Stirewalt: ‘Fake and stupid’ shutdown fight ‘insulting to voters’ intelligence.’ Here’s what else they’re missing about voters …

Fox News Channel’s Chris Stirewalt slammed the “fake” and “stupid” government shutdown fight as most Americans don’t agree with the political grandstanding by either side.

The Fox News politics editor weighed in as part of a panel discussion on Friday, reacting to news that the government was headed into a partial shutdown as Congress failed to pass a spending bill due to a fight over border wall funding.

“This is a fake, stupid fight. It is insulting to the intelligence of any voter who pays even a second of attention,” Stirewalt said in response to Fox News host Ed Henry’s question about the possibility of a “sweet spot” where Democrats and Republicans could compromise.

Republican and Democrat lawmakers reached a standstill in the heated debate as President Donald Trump demanded $5 billion in funding for the border wall to be part of any spending package. The president said he would not sign the Senate-passed bill earlier in the week which did not include any border wall funding and House lawmakers approved $5.7 billion for the border wall as part of a bill that would fund the government through early February.

That bill faced an intense battle in the Senate where Democratic leaders Chuck Schumer and Nancy Pelosi led opposition that came to a boiling point Friday.

“In a government that is running a $1 trillion deficit, we are fighting over the difference between $1.6 billion and $5 billion,” Stirewalt argued on the Fox News panel.

“There is no wall. The wall is made of slats now. So the Democrats say you can build walls if you don’t call them walls. The Republicans say you can build fences but you must call them walls,” he continued. “This is as dumb and unworthy as anything I have seen this Congress or any Congress do. The normal thing that humane, decent people would do is say ‘you are at 1.6, you are at 5 billion, so 3.3 billion sounds good to me.’ It’s just so dumb.”

Stirewalt’s contention that the average American does not reflect or approve of the partisan tug-of-war unfolding in Washington, D.C. was echoed by former Clinton administration political adviser and 2008 Hillary Clinton campaign manager, Mark Penn.


In an op-ed published by Fox News Saturday, Penn argued that “most of the country has moderate views” and want to see compromises made despite the “politics of personal destruction and ferociousness in our political discourse.”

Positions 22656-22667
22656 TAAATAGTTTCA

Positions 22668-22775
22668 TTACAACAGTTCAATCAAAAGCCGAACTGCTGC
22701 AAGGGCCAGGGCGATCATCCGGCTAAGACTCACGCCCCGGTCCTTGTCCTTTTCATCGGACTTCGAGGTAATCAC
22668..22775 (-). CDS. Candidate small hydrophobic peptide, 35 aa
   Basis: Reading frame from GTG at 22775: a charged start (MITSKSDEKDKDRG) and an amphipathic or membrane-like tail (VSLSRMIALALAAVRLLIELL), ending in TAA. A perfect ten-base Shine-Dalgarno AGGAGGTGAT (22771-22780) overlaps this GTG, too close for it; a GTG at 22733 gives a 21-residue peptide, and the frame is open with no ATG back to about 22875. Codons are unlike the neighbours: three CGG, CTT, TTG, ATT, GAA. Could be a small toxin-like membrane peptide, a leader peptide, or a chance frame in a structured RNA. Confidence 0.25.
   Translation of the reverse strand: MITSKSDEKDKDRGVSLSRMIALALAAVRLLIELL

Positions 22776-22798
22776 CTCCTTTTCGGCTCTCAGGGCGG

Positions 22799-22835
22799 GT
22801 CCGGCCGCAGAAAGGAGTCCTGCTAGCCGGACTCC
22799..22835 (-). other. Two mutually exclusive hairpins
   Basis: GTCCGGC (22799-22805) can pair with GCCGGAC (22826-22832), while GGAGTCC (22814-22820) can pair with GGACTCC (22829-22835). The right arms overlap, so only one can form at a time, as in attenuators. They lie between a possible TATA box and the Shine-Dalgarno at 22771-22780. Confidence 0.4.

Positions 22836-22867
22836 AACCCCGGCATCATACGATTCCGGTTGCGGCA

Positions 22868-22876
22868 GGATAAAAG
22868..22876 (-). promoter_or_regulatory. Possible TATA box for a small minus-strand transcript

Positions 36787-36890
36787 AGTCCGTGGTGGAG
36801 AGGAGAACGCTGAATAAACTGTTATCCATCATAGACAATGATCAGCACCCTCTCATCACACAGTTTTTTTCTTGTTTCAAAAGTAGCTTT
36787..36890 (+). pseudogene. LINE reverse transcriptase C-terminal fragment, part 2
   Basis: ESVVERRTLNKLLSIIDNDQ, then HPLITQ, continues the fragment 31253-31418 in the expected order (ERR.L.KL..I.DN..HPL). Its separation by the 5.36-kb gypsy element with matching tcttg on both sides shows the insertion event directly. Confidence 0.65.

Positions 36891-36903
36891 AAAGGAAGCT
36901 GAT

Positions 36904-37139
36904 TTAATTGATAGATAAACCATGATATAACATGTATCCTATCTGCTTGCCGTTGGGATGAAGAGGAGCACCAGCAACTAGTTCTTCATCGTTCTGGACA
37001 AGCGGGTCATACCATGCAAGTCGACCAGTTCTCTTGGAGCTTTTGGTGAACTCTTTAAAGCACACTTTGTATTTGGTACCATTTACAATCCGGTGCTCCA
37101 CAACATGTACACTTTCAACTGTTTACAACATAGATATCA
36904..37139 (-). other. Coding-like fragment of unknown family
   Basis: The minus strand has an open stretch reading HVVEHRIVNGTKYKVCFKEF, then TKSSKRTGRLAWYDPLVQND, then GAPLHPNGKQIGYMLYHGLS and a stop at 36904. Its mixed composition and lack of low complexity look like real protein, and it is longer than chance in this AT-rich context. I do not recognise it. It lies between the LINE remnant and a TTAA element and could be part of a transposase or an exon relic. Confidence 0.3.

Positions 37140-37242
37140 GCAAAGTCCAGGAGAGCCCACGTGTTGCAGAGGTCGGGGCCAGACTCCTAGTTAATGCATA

“More than 70 percent of registered voters say they want members of Congress to compromise and get things done, rather than stick to their principles and create even more gridlock,” Penn wrote. “Watching President Donald Trump demand a wall, and Democratic Senate Minority Leader Chuck Schumer say Trump will never, ever get it, is exactly what the voters don’t want. We elected them to figure it out.”

Penn noted that Republicans, in the majority for two years, have failed to resolve long-standing issues that Trump promised in his campaign to address. But with Democrats taking back the majority in the House come January, Penn believes it’s time for them to step up and move the country forward.

Pelosi and Schumer “have an opportunity to show a better way – to make the hard-won compromises necessary to solving the problems of immigration, infrastructure and health care. I expect them to bargain hard but ultimately find ways to move us forward,” he wrote.

“Whether the Democratic leadership will do better than the Republicans remains to be seen. The Republicans had right and moderate factions that disagreed about everything. The Democrats now have a growing left caucus that can put the brakes on those who want to see action now over kicking the can down the road,” the former pollster added.

“Everyone loves to hate moderates now, and yet it was moderates who decided the last midterm elections,” he wrote.

And as Stirewalt noted on Friday, the grandstanding and stuck-in-the-mud fighting in Congress and the White House are not supported by average Americans. The “new level of polarization” in politics actually “brought more people on both sides out to vote” in the midterm elections last month, Penn noted.


“Despite the strong views that Americans hold about the direction of the country,” Penn asserted, “overwhelming they want the two sides to compromise.”


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